BASE joins EPEE webinar on energy as a service

BASE will join EPEE’s webinar on “Energy as a service: cutting emissions, creating jobs, lowering energy bills… meeting EU climate goals” on Tuesday, 19 May at 9.30am CEST.

EPEE representing the cooling industry in Europe and is hosting a #CountOnCooling Webinar focusing on the phenomenon of ‘servitisation’ in the energy sector, exploring what works, what doesn’t and how it all relates to EU climate goals. 

We live in a world of services. Consumers are looking for convenience and user-friendliness, buying a concept or a function rather than a product. A shift in mindset is needed to move away from complex, technology-driven products towards easy-to-manage, fully integrated solutions.

The challenge: rethinking existing relationships between producers and consumers and shifting to service-based models. Some businesses already embraced this challenge.

The webinar will include three case studies on cooling, heating and lighting. BASE will give the talk on cooling and how “Cooling as a Service” is set to revolutionise the cooling industry by overcoming the key market barriers for the commercial and industrial sectors. Find out more about this webinar and how to register here.

Did you miss the webinar? Read our summary 

The 13 May #CountOnCooling Webinar, organised by the European Partnership for Energy and the Environment (EPEE), focused on the phenomenon of servitisation in the energy sector. Presenters explored what works, what doesn’t, and how it all relates to the EU’s climate goals. 

The webinar was opened by Andrea Voigt, EPEE Director General, who gave a thorough presentation outlining the solutions currently available to accelerate the transition to energy efficient technologies. She looked at how these can contribute to worldwide sustainable development goals and the market barriers slowing down implementation of these technologies. The presentation also included a very informative explanatory video. 

Voight’s presentation showed that the cooling market was estimated at USD 134.8 billion in 2018 – a number projected to grow steadily over the coming years with both new and retrofit implementations. Voight highlighted the importance of adapting energy efficient cooling technologies and finding innovative business models to do so. “Our climate targets are at risk,” said Voight. “There is no European Green Deal without sustainable cooling”.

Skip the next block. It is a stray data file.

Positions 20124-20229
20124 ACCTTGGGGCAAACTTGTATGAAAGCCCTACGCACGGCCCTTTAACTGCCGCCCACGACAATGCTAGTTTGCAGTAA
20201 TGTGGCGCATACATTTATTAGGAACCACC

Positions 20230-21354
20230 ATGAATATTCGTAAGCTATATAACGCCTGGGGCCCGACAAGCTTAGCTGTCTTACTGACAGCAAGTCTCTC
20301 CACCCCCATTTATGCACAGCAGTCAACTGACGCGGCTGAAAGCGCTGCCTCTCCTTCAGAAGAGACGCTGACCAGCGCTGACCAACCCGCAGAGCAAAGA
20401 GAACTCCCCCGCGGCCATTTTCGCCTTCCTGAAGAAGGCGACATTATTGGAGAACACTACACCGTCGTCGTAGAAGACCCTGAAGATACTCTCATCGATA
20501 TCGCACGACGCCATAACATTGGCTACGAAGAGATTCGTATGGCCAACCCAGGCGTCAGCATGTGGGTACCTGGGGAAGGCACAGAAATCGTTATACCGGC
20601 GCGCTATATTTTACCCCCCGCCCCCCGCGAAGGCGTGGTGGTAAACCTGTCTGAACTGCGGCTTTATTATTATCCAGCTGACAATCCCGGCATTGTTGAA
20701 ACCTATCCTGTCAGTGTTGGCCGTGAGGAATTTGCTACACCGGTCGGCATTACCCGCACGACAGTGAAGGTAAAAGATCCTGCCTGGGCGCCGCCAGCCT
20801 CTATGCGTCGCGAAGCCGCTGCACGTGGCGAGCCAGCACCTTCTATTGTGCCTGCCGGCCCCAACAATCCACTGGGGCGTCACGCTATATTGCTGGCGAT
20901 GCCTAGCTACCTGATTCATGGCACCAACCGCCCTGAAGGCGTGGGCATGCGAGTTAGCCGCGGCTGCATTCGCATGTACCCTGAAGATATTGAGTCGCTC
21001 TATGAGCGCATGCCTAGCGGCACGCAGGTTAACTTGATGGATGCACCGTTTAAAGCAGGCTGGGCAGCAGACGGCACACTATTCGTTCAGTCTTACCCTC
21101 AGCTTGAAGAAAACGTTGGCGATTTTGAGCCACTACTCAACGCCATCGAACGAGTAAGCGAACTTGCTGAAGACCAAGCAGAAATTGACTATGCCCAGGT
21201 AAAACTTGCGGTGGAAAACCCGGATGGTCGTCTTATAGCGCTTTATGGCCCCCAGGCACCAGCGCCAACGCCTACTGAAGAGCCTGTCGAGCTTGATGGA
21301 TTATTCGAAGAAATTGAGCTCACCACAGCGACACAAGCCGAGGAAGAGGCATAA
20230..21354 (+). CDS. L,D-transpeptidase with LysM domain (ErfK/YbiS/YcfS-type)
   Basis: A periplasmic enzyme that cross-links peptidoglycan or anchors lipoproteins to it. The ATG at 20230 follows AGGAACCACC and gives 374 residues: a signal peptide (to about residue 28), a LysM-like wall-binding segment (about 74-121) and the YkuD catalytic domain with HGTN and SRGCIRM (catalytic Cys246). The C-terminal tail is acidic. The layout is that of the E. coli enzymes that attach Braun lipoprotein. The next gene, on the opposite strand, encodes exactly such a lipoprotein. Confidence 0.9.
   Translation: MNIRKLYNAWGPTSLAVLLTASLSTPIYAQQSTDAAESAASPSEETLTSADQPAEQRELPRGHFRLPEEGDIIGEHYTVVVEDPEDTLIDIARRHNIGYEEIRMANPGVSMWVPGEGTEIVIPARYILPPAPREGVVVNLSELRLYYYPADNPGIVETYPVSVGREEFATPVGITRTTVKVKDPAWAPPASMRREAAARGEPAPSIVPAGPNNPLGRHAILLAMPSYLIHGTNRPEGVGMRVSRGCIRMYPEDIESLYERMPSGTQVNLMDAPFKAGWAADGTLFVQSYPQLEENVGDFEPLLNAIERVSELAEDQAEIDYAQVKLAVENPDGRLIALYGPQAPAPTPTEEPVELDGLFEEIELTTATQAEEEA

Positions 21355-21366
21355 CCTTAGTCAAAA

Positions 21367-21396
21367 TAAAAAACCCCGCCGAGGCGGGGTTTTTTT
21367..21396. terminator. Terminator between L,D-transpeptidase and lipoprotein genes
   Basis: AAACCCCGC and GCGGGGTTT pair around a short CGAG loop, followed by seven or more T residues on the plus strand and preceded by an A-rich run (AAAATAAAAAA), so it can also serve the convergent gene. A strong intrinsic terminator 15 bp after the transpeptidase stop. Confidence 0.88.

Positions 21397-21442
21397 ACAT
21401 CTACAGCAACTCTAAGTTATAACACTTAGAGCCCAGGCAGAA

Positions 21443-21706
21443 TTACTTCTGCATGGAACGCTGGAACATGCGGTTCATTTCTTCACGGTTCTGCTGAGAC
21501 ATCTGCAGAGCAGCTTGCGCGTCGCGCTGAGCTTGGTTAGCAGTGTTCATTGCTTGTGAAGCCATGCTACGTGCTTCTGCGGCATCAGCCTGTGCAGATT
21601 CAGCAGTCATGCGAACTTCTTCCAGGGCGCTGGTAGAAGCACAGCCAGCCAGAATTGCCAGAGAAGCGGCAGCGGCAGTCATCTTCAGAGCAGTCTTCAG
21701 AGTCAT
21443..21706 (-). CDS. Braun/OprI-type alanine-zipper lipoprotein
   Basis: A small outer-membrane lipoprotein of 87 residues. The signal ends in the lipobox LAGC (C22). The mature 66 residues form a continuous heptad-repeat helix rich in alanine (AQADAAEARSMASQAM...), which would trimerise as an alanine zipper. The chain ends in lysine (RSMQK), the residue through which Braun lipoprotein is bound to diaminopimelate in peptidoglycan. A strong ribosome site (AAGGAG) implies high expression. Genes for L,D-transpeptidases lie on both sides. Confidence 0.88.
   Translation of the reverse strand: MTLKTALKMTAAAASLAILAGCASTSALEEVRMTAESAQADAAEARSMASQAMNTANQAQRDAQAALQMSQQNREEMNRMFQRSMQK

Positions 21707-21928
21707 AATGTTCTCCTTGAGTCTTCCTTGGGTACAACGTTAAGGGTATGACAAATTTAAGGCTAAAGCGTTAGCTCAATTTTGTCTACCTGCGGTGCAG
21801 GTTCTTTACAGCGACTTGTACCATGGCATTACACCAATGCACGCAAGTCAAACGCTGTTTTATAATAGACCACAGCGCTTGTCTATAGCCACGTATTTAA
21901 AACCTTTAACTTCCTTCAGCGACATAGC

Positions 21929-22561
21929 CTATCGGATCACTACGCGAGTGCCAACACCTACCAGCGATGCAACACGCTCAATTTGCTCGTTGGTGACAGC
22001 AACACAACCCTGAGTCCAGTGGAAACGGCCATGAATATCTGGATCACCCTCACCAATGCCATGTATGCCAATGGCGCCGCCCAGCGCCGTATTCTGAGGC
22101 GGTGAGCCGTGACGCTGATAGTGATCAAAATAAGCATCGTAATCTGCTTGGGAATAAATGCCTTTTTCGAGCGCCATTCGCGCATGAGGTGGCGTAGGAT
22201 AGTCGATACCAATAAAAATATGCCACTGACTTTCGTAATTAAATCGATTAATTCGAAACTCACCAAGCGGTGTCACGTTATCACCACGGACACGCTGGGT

The next presentation was by Dimitris Karamitsos, Senior Energy Efficiency Business Developer Specialist at BASE, who outlined the Cooling as a Service (CaaS) business model and how it focuses on removing market barriers to accelerate the adaptation of energy efficient cooling technologies. The presentation included information on the CaaS Initiative; projects currently being implemented globally, their impact; and upcoming events such as the global E-summit on servitisation (scheduled for 1 December 2020). Karamitsos also informed attendees that BASE will start a project funded by the European Commission in June 2020 entitled ‘Efficiency as a Service’. The project will focus on supporting Europe in adapting the model of servitisation for energy efficient solutions.

Following BASE, Roxanne Pieterse, Research Manager, Heating Business Service at Delta-EE, presented their work in implementing the ‘Heating as a Service’ business model. The model supports the transition to higher energy efficient heating solutions on the market and shifts technology risks (financial, hardware, and performance) from the buyers to the service providers, thus removing barriers of adaptation. The presentation showed excellent examples of how the model is being implemented in the Netherlands, and the reaction of customers currently using it. Pieterse also shared how the market is rapidly evolving towards “subscription packages” for all heating products and services. 

Thomas Leenders, Manager of Public and Government Affairs at Signify followed, presenting how their company brings ‘Lighting as a Service’ to customers. The presentation showed the impact traditional market behaviours have on the climate today and the risk of not adapting to change. Leenders underlined the value of a circular economy and how servitisation goes hand-in-hand with it, further enabling technical providers and customers to adapt this mindset of “an economical system which maximises the reusability of products and resources and minimises value destruction”. The implementation of ‘Lighting as a Service’ at the Schiphol airport in Amsterdam was showcased along with a customer interview (watch the video). Leenders explained how Signify is further implementing changes in product design to enable new business models such as servitisation to be more effective and yield lower environmental impacts.

For more information 

More info on EPEE can be found here.Download the presentation slides here.

Leave a Reply